Sunday, August 28, 2011

notes on the week ended august 27th

obviously, the east coast hurricane has been the big news of the week, but the focus all week in both the financial MSM and the econoblogs was speculation about what bernanke might have to say at the annual central banker shindig in jackson hole wyoming, as it was at that meeting last year that he announced QE2...with the economy again showing weakness, and it being actually weaker than it was last year at this time, consensus seemed to be that another $500 trillion of easing would be in the offing; in that respect, bernanke's speech, which offered nothing specific, disappointed those who believe quantative easing could help, although having already seen two larger rounds of it peter out, we could question how much good it would do us (if you recall, the originally stated objective of QE2 was to lower interest rates across the benchmark treasury curve and thereby encourage business & housing borrowing, with the end target of reducing unemployment; when rates rose immediately after QE2 started, bernanke changed his tune to target to the stock market, insinuating that the wealth effect would trickle down on us)...it's hard to imagine how much good any more easing can do now; the 2 year treasury is already down to a record low .22%; this week's 5 year note auction went at a yield of 1.0279%, ten year interest rates are around 2%, and mortgage rates remain at record lows across the board...banks are already complaining that they're saddled with too much money they cant put to use; a high level of deposits increases their FDIC insurance and will eventually contribute to their need for more capital...

at any rate, bernanke did suggest that there might be some action forthcoming from the Fed at their next FOMC meeting in september - to that end, he announced that another day would be addded to that scheduled meeting; he also took the opportunity to admonish congress for having created conditions that put the economy on hold while the country faced default during the debt ceiling debate...retrospectives on the speech as well as those blog posts suggesting what the Fed might do differently are right near the beginning of this weeks blog post...

based on my correspondence, there was quite a bit of interest in warren buffett's $5 billion purchase of BankofAmerica preferred; to my mind, with their heavy investment in RMBS (bundled mortgages), BofA has always bordered on insolvent, even though their liquidity & slight of hand accounting has kept that disguised from the market...this recent spate of trouble, however, seems to have had its origins in the foreclosure fraud investigations & the lawsuits by the NY Fed, Pimco, & Blackrock and the more recent suit by AIG over misrepresentations of MBS that BofA had sold to them…about 3 weeks ago yves smith at naked capitalism started a “Bank of America Death Watch” & had been updating it periodically with exposes' of their liabilities & financial statements, & the death watch had also been picked up elsewhere in the blogosphere...the foreclosure fraud settlement with the state attorney generals for a paltry $20B, which the administration had been pushing, included a "get out of liability free" clause, so 4 attorney generals, Schneiderman of NY, Beau BIden of delaware, Coakley of massachesetts, and kamela harris of california balked at signing on...early this week the administration pushed back against schneiderman, apparently taking him to be the ringleader, to settle with the banks; that corruption was in turn exposed by the NYTimes, who editorialized against the settlement…with the "get out of liability free" settlement thus stalled, BofA started sinking fast, and there was even talk of it failing & precipitating another financial crisis…so by midweek the bailout rumors were flying, & there was ever a rumor that geithner was discussing a BofA takeover by JP Morgan with Jamie Dimon, & it even got so bad that the Financial Times reported that BofA had moved to counter more blog rumours; it seems it finally came to to a head after henry blodget at business insider editorializd that BofA must raise more capital rather than try to sell assets; then, shortly after obama was reported to be consulting with buffett, the deal was announced...buffett gets 6% in perpetuity, and more than likely a bailout if anything should go wrong later...and it aint over till its over; shortly after the BofA/Bufffett deal closed, Charles Schwab, the nations biggest broker, sued banks, including BofA, for manipulating Libor rates, a claim which may be tripled under antitrust law...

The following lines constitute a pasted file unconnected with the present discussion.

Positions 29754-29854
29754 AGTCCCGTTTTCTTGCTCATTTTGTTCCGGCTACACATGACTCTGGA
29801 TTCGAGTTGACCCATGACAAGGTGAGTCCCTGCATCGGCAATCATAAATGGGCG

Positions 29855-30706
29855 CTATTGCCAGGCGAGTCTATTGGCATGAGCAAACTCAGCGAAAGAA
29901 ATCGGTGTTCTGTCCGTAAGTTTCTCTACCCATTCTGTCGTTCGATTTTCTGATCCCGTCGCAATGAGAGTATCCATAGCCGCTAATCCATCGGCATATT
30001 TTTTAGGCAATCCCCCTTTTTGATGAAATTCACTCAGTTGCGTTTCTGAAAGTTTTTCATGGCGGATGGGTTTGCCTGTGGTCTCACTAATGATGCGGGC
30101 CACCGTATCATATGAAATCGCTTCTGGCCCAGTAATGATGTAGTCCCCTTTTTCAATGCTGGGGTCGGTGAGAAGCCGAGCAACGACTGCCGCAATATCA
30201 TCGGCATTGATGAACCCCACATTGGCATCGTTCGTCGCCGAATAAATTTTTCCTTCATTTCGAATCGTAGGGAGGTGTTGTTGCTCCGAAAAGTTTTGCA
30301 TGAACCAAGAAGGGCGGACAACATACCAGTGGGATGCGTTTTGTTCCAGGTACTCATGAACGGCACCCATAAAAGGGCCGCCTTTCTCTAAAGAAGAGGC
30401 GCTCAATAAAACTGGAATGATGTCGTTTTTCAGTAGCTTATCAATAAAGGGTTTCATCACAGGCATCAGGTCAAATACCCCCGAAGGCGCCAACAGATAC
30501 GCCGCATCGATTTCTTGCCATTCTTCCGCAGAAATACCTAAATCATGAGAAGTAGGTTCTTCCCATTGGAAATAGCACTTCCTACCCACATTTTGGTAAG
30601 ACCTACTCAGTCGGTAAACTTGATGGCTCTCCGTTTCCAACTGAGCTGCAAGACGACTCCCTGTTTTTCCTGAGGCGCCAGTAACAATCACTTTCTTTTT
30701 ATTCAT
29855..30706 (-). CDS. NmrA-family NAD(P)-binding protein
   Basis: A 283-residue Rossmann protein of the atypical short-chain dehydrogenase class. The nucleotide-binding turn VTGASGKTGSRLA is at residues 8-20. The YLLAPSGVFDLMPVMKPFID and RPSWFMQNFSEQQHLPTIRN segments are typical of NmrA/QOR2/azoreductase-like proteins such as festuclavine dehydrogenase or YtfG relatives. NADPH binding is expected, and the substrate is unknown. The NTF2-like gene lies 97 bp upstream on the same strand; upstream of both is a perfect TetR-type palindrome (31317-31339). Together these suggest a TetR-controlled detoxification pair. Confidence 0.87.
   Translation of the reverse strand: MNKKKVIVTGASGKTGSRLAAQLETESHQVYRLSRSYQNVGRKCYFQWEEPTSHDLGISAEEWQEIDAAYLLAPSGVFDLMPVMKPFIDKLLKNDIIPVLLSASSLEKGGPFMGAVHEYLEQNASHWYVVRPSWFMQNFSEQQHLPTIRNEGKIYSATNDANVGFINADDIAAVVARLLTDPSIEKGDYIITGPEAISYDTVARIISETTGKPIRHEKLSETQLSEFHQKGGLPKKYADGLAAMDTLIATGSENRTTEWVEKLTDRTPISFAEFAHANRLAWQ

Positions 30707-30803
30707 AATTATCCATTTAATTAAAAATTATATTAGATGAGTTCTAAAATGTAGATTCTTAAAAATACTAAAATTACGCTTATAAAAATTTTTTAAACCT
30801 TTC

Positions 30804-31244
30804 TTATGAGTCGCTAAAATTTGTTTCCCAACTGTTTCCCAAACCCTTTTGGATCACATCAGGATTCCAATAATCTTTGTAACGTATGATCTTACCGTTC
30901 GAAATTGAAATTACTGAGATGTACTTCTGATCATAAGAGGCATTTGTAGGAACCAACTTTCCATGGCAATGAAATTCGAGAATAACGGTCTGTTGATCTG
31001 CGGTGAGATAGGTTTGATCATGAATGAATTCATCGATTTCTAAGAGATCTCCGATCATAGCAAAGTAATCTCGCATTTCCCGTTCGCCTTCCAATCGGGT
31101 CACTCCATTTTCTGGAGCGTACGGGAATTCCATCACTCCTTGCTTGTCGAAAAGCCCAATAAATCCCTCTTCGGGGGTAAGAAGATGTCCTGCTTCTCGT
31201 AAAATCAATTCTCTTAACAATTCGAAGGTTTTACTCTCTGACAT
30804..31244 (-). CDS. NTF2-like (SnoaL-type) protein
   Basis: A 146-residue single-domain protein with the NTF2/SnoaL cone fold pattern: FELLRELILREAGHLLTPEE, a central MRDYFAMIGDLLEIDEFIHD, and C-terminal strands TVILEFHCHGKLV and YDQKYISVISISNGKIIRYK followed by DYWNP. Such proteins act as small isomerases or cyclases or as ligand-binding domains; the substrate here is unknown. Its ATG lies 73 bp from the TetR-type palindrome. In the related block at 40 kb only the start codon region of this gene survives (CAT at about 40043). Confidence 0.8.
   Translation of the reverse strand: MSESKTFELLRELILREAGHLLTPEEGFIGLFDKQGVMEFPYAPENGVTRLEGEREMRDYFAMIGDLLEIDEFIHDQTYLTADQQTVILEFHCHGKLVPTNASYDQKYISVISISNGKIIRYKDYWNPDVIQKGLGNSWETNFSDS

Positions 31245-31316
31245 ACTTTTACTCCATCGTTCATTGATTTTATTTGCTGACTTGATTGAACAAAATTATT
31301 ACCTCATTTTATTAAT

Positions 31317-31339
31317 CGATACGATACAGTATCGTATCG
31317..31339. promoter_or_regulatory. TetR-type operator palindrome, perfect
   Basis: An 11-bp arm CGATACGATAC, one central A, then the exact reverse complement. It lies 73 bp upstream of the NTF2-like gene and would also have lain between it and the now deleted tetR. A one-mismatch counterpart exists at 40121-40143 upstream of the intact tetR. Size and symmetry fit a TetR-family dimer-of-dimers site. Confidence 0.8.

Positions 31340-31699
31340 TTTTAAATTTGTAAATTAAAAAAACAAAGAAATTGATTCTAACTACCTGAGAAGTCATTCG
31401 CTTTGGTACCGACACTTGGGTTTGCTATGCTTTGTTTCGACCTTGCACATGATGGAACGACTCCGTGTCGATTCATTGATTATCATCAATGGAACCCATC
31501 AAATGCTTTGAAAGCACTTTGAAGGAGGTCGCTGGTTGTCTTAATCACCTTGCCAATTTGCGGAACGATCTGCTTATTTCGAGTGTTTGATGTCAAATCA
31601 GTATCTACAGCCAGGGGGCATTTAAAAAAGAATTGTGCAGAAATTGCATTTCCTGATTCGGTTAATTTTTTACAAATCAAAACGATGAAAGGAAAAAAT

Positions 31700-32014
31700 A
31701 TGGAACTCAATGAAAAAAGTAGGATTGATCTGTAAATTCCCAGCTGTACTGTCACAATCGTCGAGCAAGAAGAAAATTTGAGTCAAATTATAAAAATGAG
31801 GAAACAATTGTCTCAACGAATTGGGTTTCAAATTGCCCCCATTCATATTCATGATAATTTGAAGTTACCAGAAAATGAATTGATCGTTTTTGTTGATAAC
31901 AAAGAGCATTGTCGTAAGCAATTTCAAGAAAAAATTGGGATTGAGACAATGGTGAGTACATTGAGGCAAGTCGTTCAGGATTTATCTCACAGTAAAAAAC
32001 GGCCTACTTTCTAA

MBA in Foreclosure by Statethere were also more mundane reports regarding the ongoing mortgage crisis, as the MBA released their 2nd quarter mortgage delinquency report, showing that total delinquencies increased to 12.87% of mortgages; ie, more than one in 8 homeowners have missed one or more house payments…bill mcbride at calculated risk broke that report out in a series of posts with graphs which explain what has been going on better than words can; first, the overview on the MBA report, then “Comments and State Data”. then Mortgage Delinquencies by Loan Type, and finally Delinquencies by State: Range and Current…i found his graphs by state most interesting, because they show how the foreclosures and delinquencies are heavily concentrated in a few states; the first one here is just foreclosures, with the red bars judicial states and clearly showing florida as the outlier with over 14% of the homes there in foreclosure; the second graph below adds the lengths of time loans are delinquent to arrive at the total homes in trouble in each state...you should be able to click on either graph to have it open in a new window...